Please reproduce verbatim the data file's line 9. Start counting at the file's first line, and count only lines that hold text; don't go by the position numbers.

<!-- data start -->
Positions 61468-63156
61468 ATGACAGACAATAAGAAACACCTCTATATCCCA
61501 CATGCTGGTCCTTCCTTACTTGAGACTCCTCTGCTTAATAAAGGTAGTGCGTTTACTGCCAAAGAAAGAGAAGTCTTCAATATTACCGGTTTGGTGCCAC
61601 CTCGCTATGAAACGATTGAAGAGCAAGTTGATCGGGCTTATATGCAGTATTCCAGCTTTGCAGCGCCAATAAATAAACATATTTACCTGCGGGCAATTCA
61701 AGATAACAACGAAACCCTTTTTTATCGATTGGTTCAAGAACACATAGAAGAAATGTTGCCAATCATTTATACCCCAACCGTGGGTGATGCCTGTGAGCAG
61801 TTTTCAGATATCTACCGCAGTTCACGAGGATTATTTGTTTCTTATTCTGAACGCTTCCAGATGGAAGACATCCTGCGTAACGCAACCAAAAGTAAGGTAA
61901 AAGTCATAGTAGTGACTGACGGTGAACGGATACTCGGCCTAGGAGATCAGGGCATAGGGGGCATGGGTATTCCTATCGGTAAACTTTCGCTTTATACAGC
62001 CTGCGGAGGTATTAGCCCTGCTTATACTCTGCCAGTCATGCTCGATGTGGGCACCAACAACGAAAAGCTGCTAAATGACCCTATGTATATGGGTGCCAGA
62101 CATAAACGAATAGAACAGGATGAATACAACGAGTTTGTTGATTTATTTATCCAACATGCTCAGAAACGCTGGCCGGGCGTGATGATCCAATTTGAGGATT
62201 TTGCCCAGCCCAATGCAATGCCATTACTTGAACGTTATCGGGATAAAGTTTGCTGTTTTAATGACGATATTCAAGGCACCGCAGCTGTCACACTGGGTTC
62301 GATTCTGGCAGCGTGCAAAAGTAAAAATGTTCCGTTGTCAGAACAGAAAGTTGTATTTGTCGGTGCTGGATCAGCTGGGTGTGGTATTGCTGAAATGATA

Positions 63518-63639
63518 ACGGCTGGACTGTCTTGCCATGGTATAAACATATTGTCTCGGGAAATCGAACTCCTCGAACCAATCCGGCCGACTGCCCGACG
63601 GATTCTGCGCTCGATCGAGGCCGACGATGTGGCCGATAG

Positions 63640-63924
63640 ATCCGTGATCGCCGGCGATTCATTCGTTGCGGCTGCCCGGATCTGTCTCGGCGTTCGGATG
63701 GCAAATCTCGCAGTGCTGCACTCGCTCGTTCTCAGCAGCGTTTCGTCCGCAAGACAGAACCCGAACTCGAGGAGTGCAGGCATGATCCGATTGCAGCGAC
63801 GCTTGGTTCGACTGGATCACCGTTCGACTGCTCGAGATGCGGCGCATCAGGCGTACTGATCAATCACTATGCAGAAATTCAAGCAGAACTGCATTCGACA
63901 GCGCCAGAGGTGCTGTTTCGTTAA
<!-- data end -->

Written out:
62101 CATAAACGAATAGAACAGGATGAATACAACGAGTTTGTTGATTTATTTATCCAACATGCTCAGAAACGCTGGCCGGGCGTGATGATCCAATTTGAGGATT